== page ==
i have offered my critique as well as my knowledge and insight to those breeders that want the feedback on what they have bred, which will be far more extensive, as well as meaningful, to their breeding plan as anything they will get from a breeding certification test.

if this sounds pompous, boastfull, or arrogant, then so be it. it is really called confidence. if a breeder choses to ignore me or sell to another it is a far bigger loss to him than me. :wink:

i have learned a lot concerning this breed here and from several of you in particular. i thoroughly enjoy the discussions and have a lot of fun at the same time. :lol: :lol: :lol: :lol:

thanx to all!
People sleep peaceably in their beds at night because rough men stand guard around the world ready to do violence on their behalf!
User avatar
terryg
Champion Poster
Champion Poster
 
Posts: 904
Joined: Sat Sep 07, 2002 5:38 pm

Suggestions

Postby bill10979 » Fri Sep 23, 2005 6:42 pm

Terry, are you sure thats not a black lab with a docked tail in the photo?!
You cant see whiskers and it struck me that could be a lab/chow mix w/purple mouth. Kidding aside, What I like about this breed (and Im not a breed snob)is that there aint no show dogs-breeders strive for a standard-size, coat/conformation or at least they should, in addition to performance. Thats where it gets tricky and more to that later. With DK/Weim etc the coat isnt a factor and 1 less thing to worry about.

There are performance dogs throughout this gene pool. But 1 mans performance is another mans nightmare if it isnt done right, and why the breed has a "tarnished" reputation. SOME are a 1 ton fully equipped 4x4 and the unsuspecting owner is given the keys and is overwhelmed. Personally, I think Jon and I are in this camp together, I prefer a dog that can turn it on and off-a switch if you will. I want a companion that is very cooperative, I dont want to hack at it all the time, remind the dog repetiously the same thing it had been taught over and over and over-whether busting birds, chasing deer/cats, not come/ stealing retrieves. Its tedious. That said, I expect a dog to perform in the field and cover ground like any setter or pointer thats a real game finder, retrieve every cripple shot on field and lake, and track deer when asked. I demand obedience but require a certain independence. Instance, the tailgate drops-the dog will not move until commanded to hunt em up. Will wait 1 hr. if necessary and guard the truck. Same dog will search a lake for 20 minutes or until commanded in. Can read my eyes or mannerisms for a signal.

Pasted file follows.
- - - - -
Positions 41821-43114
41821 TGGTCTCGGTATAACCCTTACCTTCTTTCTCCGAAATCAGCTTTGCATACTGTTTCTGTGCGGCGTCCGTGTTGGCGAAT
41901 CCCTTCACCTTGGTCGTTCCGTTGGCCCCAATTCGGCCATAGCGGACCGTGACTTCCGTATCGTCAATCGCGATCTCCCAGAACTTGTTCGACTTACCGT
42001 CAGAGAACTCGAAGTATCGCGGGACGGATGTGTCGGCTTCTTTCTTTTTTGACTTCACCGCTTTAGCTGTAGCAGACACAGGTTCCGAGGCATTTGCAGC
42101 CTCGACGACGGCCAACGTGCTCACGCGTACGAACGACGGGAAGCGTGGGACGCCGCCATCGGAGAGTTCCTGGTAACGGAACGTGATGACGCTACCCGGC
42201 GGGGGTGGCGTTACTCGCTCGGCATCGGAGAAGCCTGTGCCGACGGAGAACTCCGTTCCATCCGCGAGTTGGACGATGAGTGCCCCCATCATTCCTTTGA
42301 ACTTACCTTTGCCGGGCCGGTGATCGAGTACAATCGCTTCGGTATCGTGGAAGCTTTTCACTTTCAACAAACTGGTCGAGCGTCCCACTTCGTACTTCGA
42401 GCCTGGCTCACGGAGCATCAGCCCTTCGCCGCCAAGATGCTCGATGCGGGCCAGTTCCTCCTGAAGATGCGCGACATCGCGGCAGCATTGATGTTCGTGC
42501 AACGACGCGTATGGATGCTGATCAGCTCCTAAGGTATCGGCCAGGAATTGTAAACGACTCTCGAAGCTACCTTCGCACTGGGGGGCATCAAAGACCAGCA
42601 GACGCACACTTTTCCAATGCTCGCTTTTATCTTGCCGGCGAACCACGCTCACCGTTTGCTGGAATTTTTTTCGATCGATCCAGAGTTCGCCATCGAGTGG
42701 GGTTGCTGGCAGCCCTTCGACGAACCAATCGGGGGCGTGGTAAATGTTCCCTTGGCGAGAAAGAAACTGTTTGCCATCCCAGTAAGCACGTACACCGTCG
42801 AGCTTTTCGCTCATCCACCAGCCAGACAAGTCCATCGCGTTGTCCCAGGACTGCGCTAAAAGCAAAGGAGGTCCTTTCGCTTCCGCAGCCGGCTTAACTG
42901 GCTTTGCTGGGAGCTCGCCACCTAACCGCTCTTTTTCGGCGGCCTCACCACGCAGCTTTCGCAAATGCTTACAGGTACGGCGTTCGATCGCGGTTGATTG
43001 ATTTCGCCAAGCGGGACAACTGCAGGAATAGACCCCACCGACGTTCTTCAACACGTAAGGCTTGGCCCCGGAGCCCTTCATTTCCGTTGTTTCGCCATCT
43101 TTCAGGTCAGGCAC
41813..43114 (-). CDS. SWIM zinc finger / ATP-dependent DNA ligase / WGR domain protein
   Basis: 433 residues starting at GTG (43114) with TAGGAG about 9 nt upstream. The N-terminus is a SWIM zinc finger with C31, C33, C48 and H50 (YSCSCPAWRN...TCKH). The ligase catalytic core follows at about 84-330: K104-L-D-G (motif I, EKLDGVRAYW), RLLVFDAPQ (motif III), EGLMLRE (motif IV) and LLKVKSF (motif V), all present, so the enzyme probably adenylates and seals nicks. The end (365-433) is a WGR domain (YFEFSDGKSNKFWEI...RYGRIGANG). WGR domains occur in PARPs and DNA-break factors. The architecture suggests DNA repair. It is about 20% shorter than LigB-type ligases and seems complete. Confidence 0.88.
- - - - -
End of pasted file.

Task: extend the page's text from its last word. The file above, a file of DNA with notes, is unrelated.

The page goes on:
Ive seen high drive dogs that are/arent cooperative. I opt for a cooperative dog every time all things equal. I expect ground to be covered quickly but thoroghly and appropriate to cover. Personally Ive sen run from 30 to about 200 yds. My buddys hunted NM desert out to 400yds he said. We hunt our dogs together and styles are alike. A dog that can sit calmly for hours, A dog that will change direction when commanded in field, take hand and voice signals on retrieves etc and is very obedient, not a nuisance in the blind or elsewhere. Ive found mine to find more birds either by nose or desire to go where others wont. But for me high drive doesnt mean uncooperative, or it shouldnt. Thankfully the breeder I chose from thought the same. The Sire of my bitch made several good labs look inept around blind cripples, and was asked not to return to several hunt scrambles when teamed up with another well known DD. Same dog was a quiet, easy to control dog. Would kill deer when found alive on track as expected or cats-as in entire families at once or coons. A 90lb version of mine you see pictured that covered alot of ground effortlessly.